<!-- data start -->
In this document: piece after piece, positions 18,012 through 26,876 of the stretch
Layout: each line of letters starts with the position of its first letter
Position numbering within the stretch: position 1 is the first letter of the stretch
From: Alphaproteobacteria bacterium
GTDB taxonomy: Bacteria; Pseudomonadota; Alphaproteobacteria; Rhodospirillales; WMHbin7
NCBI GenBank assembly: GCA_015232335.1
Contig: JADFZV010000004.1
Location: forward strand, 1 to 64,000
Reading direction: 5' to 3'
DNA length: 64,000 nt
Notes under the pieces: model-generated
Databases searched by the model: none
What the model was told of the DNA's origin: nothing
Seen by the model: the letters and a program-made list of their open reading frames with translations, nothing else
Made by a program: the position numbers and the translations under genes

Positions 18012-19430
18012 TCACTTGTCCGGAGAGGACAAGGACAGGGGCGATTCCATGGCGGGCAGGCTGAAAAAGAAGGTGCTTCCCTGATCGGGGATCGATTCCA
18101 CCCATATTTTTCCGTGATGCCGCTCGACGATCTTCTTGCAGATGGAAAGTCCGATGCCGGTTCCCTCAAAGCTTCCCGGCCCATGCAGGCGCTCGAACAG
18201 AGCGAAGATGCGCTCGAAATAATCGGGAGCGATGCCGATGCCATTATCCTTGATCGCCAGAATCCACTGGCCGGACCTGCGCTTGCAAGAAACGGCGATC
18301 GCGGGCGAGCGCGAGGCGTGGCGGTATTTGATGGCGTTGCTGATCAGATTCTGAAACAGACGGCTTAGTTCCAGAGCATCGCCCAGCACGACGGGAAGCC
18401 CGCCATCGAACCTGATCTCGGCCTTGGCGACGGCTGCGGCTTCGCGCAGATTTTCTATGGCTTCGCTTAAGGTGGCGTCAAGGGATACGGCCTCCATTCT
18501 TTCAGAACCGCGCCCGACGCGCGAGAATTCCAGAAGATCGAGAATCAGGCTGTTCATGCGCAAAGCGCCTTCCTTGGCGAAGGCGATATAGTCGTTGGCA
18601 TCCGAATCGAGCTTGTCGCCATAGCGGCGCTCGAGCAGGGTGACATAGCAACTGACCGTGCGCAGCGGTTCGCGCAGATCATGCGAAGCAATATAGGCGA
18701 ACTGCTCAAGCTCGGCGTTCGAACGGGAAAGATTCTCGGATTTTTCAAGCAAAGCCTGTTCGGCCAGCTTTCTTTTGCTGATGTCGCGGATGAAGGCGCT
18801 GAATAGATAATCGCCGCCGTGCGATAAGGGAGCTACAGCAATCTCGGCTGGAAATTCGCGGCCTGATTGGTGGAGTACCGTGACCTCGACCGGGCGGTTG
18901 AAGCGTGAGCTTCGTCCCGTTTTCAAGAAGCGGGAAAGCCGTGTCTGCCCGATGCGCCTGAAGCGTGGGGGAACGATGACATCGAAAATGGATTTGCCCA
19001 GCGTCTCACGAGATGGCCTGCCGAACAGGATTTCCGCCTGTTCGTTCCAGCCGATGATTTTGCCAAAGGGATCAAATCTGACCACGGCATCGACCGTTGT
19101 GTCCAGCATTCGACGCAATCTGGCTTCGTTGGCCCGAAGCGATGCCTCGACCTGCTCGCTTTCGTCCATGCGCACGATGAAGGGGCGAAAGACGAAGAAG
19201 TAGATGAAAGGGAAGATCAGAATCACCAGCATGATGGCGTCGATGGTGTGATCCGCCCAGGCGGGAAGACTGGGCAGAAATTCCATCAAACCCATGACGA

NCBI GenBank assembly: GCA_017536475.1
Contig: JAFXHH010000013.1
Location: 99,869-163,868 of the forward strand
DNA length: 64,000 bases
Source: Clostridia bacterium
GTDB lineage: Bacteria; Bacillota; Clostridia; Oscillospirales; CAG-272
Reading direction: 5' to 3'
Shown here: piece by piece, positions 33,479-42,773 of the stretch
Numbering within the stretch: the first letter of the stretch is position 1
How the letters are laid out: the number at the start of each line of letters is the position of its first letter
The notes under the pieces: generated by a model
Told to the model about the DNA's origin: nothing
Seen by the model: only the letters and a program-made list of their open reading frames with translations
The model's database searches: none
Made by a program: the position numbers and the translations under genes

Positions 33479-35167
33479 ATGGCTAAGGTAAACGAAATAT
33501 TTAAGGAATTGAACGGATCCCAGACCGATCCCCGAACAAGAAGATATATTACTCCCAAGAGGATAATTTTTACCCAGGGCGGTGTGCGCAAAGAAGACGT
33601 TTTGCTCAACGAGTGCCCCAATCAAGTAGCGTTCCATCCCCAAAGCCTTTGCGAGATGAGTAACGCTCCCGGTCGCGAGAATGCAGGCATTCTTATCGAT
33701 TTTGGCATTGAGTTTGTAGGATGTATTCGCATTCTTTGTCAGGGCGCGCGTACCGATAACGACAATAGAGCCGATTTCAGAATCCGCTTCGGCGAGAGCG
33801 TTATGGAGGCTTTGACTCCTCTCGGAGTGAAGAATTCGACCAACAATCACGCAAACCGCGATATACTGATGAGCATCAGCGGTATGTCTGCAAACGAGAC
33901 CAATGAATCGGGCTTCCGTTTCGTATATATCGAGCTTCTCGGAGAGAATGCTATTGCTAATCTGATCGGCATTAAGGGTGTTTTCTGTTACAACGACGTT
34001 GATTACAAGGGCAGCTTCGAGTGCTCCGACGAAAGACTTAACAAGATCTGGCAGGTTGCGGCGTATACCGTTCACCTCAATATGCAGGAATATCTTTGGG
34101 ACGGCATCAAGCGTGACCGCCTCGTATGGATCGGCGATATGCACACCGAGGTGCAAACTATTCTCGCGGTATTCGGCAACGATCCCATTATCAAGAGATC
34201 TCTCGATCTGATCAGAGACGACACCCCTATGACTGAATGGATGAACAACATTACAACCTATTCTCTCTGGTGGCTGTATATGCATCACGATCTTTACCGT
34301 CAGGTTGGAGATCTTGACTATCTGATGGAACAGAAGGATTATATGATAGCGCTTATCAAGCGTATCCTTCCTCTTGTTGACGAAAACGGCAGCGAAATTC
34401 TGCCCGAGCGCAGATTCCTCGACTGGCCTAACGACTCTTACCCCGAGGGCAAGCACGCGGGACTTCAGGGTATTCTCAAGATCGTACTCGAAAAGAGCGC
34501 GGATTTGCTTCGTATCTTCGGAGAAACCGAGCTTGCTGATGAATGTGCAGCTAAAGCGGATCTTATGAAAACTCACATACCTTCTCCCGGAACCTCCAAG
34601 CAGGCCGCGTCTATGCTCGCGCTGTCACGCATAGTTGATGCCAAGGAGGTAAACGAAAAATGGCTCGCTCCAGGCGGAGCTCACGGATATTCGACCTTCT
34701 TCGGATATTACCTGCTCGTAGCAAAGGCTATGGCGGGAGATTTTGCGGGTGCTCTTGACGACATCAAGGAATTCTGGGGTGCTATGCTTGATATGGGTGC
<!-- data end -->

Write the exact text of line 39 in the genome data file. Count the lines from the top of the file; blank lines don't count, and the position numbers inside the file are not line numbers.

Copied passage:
How the letters are laid out: the number at the start of each line of letters is the position of its first letter